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Nirav and his team at RSB Environmental are very helpful with our company’s environmental needs. Always courteous and informative in regards to our questions.
RSB Environmental is a great company, they are easy to work with and handle all our Environmental needs in a friendly professional way. I would recommend RSB Environmental for all your company’s environmental needs.
RSB Environmental performs Phase II Environmental Testing either in support of a financing decision or to meet the requirements of the Texas Commission on Environmental Quality (TCEQ).
Most of our reports are performed to meet the standards set by ASTM E1903-97(2002). RSB Environmental staff are experienced with attributes particular to Texas including oil gas wells and state Petroleum Storage Tank (PST) regulations.
Components of a Phase II Environmental Site Assessment
A Phase 2 Environmental Site Assessment (ESA) is a critical step in understanding the environmental condition of a property and involves several key components. One of the primary activities is the sampling and analysis of various media, such as soil, groundwater, surface water, and soil vapor. This process involves using specialized techniques and equipment to collect samples from targeted areas, which are then sent to a laboratory for analysis to determine the presence and concentrations of contaminants. Geophysical surveys are another important component of a Phase 2 ESA, as they help identify potential sources of contamination like buried objects, underground storage tanks, or subsurface features that could influence contaminant migration.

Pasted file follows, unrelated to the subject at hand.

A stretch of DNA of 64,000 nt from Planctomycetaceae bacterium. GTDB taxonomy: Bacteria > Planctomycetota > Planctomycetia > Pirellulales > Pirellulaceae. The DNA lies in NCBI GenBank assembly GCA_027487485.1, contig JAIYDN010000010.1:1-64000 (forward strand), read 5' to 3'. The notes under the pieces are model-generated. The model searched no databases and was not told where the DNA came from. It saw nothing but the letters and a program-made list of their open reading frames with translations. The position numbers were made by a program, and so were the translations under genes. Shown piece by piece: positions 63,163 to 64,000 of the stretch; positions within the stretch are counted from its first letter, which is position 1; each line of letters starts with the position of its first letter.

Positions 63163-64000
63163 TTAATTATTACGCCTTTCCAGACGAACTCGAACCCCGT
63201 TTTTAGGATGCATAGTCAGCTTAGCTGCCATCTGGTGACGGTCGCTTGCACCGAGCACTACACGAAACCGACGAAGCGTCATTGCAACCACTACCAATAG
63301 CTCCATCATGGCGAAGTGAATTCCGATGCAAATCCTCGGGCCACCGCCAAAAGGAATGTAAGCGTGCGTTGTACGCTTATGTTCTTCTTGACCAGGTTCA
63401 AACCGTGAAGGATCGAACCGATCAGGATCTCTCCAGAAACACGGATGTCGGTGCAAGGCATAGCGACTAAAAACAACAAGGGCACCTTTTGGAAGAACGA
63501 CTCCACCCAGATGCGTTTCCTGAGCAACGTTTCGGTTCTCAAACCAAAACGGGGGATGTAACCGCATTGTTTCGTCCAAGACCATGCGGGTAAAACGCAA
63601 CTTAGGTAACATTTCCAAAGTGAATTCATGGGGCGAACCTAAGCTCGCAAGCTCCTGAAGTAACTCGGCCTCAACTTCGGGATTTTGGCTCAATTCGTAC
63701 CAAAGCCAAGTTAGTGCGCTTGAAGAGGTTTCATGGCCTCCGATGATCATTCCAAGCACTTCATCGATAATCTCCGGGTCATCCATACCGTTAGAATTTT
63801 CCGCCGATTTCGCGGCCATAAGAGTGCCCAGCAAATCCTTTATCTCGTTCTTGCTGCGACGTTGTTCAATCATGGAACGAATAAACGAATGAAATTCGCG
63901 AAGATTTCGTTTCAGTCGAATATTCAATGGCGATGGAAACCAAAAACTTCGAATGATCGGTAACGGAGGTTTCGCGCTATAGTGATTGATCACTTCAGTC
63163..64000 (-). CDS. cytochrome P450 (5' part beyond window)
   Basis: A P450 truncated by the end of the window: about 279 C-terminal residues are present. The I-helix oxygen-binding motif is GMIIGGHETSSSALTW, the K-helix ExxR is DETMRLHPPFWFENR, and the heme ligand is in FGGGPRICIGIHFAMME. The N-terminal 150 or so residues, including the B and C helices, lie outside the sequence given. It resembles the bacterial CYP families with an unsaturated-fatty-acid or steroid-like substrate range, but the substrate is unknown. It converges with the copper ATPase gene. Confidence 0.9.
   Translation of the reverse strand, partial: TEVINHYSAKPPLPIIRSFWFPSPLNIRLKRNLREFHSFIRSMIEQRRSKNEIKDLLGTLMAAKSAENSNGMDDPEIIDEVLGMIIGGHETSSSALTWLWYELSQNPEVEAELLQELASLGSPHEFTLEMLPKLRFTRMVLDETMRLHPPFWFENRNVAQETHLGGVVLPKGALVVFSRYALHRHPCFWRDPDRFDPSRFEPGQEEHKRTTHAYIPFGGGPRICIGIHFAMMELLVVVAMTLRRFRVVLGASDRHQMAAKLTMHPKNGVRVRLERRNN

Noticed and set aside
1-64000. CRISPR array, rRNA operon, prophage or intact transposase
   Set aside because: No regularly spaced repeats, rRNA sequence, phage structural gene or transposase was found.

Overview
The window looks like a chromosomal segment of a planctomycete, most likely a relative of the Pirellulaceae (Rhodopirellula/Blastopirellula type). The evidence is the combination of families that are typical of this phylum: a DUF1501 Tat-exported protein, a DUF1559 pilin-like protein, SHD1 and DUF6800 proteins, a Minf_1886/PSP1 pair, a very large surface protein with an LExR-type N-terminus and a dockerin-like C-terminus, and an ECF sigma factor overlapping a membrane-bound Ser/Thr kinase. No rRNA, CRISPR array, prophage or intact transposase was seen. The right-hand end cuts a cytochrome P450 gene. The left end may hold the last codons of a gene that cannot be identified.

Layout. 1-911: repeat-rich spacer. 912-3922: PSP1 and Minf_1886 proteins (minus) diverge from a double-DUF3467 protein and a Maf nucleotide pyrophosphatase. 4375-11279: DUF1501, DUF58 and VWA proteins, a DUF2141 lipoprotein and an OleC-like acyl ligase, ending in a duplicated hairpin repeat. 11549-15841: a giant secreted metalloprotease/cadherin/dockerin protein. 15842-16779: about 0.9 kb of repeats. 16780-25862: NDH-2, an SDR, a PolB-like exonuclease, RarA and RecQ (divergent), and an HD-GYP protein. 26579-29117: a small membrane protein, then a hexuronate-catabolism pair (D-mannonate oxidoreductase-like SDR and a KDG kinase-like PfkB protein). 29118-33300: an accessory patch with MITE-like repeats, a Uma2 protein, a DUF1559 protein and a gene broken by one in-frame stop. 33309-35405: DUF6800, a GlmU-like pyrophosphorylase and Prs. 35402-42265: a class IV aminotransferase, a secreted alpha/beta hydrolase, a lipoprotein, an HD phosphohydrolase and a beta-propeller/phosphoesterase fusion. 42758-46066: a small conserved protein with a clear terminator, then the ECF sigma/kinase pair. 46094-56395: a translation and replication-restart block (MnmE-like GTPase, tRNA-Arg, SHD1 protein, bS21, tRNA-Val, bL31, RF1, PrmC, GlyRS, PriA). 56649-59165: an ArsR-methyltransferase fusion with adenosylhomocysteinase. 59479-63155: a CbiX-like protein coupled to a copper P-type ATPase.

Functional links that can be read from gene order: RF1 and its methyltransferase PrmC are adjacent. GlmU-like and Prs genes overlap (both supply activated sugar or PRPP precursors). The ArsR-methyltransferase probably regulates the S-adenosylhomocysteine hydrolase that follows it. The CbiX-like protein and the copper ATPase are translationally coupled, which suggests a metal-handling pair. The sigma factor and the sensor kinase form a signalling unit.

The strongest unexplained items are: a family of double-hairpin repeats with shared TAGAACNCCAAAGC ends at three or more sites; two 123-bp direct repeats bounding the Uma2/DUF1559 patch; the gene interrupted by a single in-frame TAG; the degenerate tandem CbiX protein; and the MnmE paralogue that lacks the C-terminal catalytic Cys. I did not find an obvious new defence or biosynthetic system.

Risk assessment is a crucial aspect of a Phase 2 ESA, as it evaluates the potential risks posed by the identified contamination to human health and the environment. This process involves comparing the detected contaminant concentrations to regulatory standards and guidelines, as well as analyzing the potential pathways for exposure to the contaminants. Finally, report preparation is an essential part of a Phase 2 ESA, as it consolidates all the findings, including sampling and analysis methods, results, identified risks, and recommendations for further action. This report serves as a valuable tool for property owners, potential buyers, and regulators in understanding the environmental status of the property and making informed decisions about future actions or transactions.
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Frequently Asked Questions
What is included in a Phase 2 environmental site assessment?
A typical Phase II ESA includes sampling of surface waters, groundwater, soils, and any potentially hazardous materials in various areas on or off the property. To determine the extent of contamination on the site, information gathered from samplings is compiled, assessed, and evaluated, resulting in a comprehensive report.